Have you ever received a letter in the mail from a store, service or bank that warned you that their security measures had been breached but they are sure that your information remained safe and secure? Did you take their word for it? Or maybe you did a cursory search of your credit or debit card statement immediately after receiving it just to make sure there were no unnecessary chargers. Checking for charges is good, but setting up a credit fraud alert may be even better, if not safer.
What is a credit fraud alert? A credit fraud alert can be set initially for 90 days. By providing a telephone number, during that time whenever someone tries to open a new account in your name or extend the credit limit to existing accounts you will be contacted. Don’t worry though, because you can put a code on the account which will lift the alert for legitimate requests that you, a business or a bank is making on your behalf. Extended alerts as well as alerts specifically designed for active duty military.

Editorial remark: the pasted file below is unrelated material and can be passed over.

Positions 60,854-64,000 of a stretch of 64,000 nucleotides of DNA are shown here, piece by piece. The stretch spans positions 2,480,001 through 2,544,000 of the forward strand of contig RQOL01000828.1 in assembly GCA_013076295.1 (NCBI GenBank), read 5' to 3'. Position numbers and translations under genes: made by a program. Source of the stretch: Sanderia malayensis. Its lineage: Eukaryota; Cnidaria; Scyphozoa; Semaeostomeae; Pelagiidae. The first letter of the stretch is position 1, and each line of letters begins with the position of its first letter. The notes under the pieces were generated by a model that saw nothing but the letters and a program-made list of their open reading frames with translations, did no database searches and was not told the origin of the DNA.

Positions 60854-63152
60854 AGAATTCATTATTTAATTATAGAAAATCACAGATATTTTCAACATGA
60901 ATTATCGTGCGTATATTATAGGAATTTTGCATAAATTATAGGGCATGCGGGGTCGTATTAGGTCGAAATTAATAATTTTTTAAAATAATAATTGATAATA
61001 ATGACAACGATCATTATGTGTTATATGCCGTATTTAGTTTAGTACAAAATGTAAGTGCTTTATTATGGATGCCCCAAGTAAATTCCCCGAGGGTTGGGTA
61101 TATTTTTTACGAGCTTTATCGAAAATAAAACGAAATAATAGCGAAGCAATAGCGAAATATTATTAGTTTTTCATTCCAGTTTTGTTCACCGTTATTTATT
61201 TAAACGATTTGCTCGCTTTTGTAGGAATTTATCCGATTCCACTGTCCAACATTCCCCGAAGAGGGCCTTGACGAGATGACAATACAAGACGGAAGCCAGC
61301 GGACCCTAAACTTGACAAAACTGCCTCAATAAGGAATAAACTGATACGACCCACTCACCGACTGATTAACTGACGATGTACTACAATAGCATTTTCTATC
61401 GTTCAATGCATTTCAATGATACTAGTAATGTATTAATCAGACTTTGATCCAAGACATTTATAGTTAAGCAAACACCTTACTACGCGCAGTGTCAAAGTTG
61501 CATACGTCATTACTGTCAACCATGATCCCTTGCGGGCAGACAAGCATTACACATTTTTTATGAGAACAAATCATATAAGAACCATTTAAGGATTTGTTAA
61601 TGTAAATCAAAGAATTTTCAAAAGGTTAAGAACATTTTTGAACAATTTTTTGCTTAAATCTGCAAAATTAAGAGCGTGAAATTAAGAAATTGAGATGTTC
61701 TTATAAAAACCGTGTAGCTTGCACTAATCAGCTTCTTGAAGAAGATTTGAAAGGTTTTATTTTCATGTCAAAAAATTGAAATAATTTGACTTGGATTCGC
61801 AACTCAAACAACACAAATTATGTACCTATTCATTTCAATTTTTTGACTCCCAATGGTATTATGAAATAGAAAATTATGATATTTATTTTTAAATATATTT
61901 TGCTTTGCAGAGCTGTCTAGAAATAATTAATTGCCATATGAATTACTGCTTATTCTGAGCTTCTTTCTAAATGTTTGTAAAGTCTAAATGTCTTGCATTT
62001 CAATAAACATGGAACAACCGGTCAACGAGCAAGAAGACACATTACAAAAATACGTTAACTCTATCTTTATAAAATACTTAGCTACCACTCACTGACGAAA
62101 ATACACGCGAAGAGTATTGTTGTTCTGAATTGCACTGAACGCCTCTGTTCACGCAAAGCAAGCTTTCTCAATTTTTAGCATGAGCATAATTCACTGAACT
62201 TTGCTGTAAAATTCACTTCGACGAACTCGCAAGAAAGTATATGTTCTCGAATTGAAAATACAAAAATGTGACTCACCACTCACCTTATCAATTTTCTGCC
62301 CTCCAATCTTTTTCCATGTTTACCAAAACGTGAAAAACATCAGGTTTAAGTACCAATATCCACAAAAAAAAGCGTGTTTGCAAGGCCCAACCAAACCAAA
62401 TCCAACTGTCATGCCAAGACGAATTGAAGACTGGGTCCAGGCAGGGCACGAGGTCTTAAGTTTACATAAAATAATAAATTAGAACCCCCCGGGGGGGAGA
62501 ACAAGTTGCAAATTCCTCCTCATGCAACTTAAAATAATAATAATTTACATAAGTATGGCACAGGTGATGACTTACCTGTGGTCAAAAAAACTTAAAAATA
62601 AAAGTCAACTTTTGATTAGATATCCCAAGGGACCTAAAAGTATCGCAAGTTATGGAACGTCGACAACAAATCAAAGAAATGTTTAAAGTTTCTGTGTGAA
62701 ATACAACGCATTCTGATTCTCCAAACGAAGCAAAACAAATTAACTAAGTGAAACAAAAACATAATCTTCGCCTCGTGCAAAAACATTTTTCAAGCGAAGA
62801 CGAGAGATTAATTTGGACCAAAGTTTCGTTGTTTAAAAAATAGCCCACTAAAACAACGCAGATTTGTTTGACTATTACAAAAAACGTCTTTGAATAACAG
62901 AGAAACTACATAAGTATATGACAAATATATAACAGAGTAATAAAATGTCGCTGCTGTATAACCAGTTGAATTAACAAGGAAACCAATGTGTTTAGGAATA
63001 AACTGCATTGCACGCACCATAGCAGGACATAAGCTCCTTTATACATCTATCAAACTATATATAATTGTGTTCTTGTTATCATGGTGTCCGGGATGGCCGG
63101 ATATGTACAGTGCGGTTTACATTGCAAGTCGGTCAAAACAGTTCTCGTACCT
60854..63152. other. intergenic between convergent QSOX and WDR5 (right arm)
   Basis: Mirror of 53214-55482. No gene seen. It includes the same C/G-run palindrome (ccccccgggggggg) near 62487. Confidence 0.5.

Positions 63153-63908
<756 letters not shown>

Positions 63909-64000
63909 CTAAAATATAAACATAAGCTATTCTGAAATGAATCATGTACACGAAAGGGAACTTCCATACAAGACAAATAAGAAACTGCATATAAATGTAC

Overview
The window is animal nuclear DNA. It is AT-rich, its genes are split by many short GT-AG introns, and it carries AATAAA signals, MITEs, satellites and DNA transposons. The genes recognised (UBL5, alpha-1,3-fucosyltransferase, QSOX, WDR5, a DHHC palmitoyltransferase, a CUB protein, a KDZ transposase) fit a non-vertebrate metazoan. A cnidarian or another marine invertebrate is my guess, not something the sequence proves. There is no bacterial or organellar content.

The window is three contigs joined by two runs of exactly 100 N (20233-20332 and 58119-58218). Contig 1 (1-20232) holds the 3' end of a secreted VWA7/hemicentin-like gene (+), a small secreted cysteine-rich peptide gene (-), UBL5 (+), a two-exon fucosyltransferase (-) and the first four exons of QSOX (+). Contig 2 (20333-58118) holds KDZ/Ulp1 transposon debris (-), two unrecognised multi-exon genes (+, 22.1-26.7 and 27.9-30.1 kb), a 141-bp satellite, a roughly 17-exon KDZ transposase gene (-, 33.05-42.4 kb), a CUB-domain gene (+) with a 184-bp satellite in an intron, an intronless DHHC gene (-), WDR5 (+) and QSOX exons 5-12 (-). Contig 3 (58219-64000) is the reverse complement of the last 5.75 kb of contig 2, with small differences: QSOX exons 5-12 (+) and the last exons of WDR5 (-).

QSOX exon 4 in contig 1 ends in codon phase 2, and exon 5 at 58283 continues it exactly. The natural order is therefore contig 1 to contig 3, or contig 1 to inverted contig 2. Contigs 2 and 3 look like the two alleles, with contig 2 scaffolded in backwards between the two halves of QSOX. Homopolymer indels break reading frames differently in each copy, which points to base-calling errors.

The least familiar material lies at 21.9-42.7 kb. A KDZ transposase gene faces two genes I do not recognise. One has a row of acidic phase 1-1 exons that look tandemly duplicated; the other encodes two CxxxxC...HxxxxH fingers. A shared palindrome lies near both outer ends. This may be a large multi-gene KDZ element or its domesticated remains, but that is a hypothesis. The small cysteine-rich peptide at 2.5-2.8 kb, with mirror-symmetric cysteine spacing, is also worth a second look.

Extended alerts are recommended in the event that you have been a victim of identity theft or fraud. Those may last up to 7 years. You may also request an additional free credit report when placing an alert on your credit, with access to one free for the 90 alerts and two free available to you for the extended alerts.
Although they are crafted to last for 90 days to 7 years, you can modify or lift your alert prior to the scheduled end date.
Once your receive your credit reports be sure to look for:
- accounts you did not apply for or open
- information about current accounts that is incorrect (such as change of address or balance)
- unexplained outstanding balances, and;
- incorrect factual information such as your Social Security Number, names, address or employer.
You can place a credit fraud alert on your credit report by Continue reading When, where, why and how: Credit fraud alerts